The California Department of Corrections released a statement reading, “Inmate Charles Manson, 83, died of natural causes at 8:13 p.m. on Sunday, November 19, 2017, at a Kern County hospital.”
Manson returned to the hospital in mid-November after being hospitalized in January. He was transferred out of Corcoran State Prison, where he had been serving nine life sentences. He had been denied parole 12 times.
The shocking murders brought the carefree hippie era of the late 1960s to a dark end, with Manson and his followers becoming infamous cultural figures. Though he didn’t commit the Tate and LaBianca murders himself, the Corrections Department said “On December 13, 1971, Manson received a first-degree murder conviction from Los Angeles County for the July 25, 1969, death of Gary Hinman and another first-degree murder conviction for the August 1969 death of Donald Shea.”
Though the murders took place nearly 50 years ago, they continued to have a hold over the popular imagination. Quentin Tarantino is currently looking for a home for his 1969-based movie project that has the events surrounding Manson as a background. The current season of “American Horror Story” portrayed the Manson family in the “Charles (Manson) in Charge” episode.
A career criminal from an impoverished and abusive background, Manson was first incarcerated in 1951 and by age 32 had spent half of his life behind bars.
An aspiring musician who first learned to play guitar in prison, Manson began gathering followers in San Francisco during the Summer of Love in 1967. In the short time between his 1967 prison release and his imprisonment in 1969, Manson skirted the fringes of show business, even briefly finding himself working with the number rock and roll band in America, the Beach Boys.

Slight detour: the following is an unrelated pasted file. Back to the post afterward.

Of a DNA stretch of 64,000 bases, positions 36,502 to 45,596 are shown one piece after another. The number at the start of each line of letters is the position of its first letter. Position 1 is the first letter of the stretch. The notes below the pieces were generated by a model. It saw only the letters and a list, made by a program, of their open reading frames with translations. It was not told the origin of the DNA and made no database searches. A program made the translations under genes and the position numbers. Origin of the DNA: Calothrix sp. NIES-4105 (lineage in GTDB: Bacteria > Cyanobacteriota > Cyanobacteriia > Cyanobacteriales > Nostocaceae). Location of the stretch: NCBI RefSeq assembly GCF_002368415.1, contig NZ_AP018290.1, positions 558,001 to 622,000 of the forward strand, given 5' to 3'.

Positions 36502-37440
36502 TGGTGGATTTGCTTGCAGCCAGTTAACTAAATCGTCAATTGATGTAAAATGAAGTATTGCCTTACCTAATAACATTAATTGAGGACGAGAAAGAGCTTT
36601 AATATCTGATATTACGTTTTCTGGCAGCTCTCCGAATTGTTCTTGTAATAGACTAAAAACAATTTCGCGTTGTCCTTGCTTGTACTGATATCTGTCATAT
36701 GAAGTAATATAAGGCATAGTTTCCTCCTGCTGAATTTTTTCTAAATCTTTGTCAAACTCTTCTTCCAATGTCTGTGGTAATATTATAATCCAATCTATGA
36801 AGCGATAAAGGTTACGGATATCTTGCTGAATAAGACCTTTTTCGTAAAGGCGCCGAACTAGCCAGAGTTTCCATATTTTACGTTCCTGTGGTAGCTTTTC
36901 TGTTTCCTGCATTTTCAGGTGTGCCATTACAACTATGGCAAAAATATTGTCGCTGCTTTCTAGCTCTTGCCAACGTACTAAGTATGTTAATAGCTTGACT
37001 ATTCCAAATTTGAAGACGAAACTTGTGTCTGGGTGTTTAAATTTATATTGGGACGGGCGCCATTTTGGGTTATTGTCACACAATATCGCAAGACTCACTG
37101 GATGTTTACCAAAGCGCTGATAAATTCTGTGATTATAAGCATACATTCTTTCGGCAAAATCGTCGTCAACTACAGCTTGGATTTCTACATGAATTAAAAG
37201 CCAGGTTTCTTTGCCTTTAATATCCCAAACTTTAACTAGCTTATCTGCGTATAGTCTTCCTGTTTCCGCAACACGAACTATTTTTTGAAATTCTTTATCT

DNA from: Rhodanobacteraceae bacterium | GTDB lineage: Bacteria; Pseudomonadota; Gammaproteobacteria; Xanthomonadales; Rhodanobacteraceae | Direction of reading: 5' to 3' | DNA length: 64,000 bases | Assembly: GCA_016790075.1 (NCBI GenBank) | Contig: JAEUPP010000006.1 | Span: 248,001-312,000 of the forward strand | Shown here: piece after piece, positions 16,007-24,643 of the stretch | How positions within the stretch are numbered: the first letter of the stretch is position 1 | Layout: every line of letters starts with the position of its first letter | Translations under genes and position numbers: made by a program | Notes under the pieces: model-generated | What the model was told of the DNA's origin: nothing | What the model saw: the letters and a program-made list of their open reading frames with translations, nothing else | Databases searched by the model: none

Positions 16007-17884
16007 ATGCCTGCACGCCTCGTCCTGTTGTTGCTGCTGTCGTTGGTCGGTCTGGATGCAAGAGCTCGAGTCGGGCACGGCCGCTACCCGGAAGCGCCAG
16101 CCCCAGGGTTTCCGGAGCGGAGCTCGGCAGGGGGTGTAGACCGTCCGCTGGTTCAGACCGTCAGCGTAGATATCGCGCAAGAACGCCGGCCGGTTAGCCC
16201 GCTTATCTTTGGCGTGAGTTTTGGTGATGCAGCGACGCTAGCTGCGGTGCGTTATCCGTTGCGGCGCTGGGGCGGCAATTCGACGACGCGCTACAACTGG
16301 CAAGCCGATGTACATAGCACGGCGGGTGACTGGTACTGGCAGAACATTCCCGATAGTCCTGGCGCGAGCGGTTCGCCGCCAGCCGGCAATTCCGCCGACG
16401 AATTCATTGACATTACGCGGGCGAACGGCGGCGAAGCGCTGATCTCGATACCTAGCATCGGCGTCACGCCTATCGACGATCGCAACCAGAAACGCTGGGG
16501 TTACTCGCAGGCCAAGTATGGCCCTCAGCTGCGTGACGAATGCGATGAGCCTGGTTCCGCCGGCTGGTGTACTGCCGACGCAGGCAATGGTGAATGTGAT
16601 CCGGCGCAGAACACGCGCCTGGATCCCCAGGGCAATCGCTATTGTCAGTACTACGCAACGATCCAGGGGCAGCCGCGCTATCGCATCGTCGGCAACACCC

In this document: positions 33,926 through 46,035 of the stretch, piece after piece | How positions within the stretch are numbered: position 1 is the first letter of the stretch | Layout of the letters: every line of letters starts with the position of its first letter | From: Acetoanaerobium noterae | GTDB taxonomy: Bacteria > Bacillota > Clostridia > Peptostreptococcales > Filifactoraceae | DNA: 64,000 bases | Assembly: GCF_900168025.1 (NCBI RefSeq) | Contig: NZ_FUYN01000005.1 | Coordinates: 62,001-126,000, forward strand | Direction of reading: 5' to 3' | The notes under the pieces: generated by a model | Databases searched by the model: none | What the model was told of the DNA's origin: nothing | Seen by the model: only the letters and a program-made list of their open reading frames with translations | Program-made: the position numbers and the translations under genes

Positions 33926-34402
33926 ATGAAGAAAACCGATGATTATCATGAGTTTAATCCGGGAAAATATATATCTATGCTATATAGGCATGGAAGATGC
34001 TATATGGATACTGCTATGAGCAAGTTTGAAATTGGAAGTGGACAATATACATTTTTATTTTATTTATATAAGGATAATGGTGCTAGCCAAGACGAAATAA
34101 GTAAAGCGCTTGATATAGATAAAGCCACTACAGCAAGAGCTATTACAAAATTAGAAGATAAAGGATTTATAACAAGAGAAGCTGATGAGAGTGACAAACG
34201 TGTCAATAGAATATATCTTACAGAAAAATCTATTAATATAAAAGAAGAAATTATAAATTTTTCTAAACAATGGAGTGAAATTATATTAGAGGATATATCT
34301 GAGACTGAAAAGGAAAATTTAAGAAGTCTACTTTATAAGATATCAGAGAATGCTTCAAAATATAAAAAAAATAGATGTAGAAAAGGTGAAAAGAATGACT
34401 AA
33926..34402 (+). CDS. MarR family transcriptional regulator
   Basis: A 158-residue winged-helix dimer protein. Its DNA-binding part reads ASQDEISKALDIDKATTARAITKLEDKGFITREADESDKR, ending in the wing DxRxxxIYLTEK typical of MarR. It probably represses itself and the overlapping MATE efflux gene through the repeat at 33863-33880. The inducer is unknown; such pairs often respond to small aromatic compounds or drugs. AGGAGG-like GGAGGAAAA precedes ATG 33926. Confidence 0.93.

He became intertwined with Hollywood in 1968, when he and more than a dozen of his followers lived at the Sunset Boulevard home of Dennis Wilson of the Beach Boys. Manson crossed paths with several entertainment business figures, including actors and film producers intrigued by his charismatic hold on his followers and his counterculture beliefs.
Manson recorded several songs and was introduced by Wilson to other show business acquaintances, including music producer Terry Melcher, the only son of Doris Day. One of Manson’s songs, “Cease to Exist,” was reworked by the Beach Boys as “Never Learn Not To Love,” and eventually released by the band with the writing credit attributed to Dennis Wilson.
The band’s changes to his song reportedly angered Manson, who allegedly threatened Dennis Wilson with murder.
In 1968, Manson and his followers were evicted from Dennis Wilson’s home and Manson relocated his group to Spahn Movie Ranch, near Chatsworth, Calif. The locale was rich with film and TV history, and films such as King Vidor’s “Duel in the Sun” and popular TV shows such as “Bonanza” and “Zorro” had filmed there.
From their Spahn Movie Ranch base, Manson launched a killing spree in 1969 with the goal of a sparking a race war he called “Helter Skelter,” based on his interpretation of a song from the Beatles’ “White Album.”